Tuesday, May 27, 2008

Tying Up Loose Ends

106-108 Chestnut avenue, from Forbes street. May, 2008.

Richards, L.J. 1899 (copyright © 2000 by Cartography Associates)
David Rumsey Collection

In an earlier entry, I posted an advertisement from the Cundy-Bettoney musical instrument company. The company manufactured flutes and clarinets and other instruments, and listed an address of 106 Chestnut avenue. I waited for some good weather to drive down to Chestnut avenue and poke around, looking for any evidence of the factory. I parked at the other end of Chestnut avenue and walked north looking for number 106. What I found was the building in the photo above. Number 106 is on the left, connected to 108 by a brick separating wall. The building certainly doesn't look like a standard home in the district, and I was pretty well convinced that I had found the old C-B factory.

When I got home with the photo, I took a look at some old maps of the area, including the one shown above. It turned out that 106 Chestnut avenue was right in the middle of the old Massachusetts Infant Asylum, which I've posted about before. Comparing the photo of the current building and the footprint of the Asylum building, they look very similar but not quite the same. The Asylum building is longer, and the front doesn't quite match up, but the general position is much the same. If you cut off the north wing of the Asylum - the top in the map - the look very close. If you look at this 1924 map, (upper right) you'll see that the Asylum building seems to have been added on to, and now looks very similar to the building in the photo.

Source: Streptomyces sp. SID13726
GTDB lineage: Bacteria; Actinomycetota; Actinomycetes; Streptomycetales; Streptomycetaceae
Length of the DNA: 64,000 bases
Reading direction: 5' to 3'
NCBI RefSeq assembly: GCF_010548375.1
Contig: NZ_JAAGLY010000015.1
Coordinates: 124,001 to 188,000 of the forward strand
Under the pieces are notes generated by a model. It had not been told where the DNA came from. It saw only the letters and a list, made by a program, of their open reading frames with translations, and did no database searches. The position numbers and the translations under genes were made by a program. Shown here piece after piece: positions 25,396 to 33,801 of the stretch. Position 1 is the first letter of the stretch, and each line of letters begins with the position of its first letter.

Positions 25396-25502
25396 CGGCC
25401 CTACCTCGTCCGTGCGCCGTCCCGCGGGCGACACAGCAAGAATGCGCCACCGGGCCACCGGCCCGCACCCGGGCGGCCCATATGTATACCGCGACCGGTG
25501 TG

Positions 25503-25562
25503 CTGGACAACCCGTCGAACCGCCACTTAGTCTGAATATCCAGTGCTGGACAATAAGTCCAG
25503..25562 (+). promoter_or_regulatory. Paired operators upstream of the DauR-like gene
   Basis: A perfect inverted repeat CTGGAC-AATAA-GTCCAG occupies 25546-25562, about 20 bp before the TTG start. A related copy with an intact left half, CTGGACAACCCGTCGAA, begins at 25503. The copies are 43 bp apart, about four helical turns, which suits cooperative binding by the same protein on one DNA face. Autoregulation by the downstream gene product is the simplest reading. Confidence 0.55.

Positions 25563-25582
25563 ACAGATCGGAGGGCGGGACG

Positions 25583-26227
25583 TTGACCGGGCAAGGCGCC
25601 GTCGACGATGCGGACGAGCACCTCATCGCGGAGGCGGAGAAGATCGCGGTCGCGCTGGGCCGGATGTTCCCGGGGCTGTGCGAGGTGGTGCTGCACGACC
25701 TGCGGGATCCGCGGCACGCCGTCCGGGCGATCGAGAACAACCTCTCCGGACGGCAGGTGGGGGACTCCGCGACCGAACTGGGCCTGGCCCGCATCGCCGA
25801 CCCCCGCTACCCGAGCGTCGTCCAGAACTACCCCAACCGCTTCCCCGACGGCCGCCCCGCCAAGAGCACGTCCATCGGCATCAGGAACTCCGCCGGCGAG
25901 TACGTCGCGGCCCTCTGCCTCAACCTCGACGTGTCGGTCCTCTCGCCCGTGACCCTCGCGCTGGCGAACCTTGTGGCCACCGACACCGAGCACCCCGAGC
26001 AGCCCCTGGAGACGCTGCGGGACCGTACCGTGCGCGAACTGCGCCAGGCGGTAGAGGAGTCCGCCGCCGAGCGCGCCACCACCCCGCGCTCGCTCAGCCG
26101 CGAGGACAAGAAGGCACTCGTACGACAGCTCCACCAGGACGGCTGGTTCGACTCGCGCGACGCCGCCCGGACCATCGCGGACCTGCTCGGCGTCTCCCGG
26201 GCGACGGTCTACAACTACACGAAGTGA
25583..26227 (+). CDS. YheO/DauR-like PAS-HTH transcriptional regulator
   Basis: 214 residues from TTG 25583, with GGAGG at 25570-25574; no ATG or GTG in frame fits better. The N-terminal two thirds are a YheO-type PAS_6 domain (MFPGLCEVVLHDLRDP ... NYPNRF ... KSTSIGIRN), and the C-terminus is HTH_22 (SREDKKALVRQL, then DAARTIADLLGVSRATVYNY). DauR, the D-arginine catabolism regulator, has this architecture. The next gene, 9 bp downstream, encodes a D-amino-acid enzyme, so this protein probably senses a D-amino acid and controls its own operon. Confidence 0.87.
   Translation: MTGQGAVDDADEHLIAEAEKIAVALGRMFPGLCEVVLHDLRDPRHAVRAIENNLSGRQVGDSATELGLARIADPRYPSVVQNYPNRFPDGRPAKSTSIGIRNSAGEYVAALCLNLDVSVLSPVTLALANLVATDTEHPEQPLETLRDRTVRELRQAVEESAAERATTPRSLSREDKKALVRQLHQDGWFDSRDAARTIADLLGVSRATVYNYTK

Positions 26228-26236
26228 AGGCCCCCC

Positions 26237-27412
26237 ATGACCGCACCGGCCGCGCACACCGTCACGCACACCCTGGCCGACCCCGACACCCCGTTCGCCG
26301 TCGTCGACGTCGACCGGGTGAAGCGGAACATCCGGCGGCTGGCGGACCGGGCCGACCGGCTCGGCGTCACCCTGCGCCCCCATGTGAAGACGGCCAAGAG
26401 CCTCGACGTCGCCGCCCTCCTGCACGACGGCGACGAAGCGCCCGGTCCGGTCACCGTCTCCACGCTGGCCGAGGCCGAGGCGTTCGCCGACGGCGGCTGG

So the take-home message is that I believe the Massachusetts Infant Asylum was purchased by Cundy-Bettoney for their musical instrument factory. In the maps, the building seems further away from the street than the current building, but the match is too good to let that impression sway me. So, in one fell swoop, I've figured out what happened to both the Asylum and Cundy-Bettoney - they survive to this day as housing. Not bad for a spring day's work.

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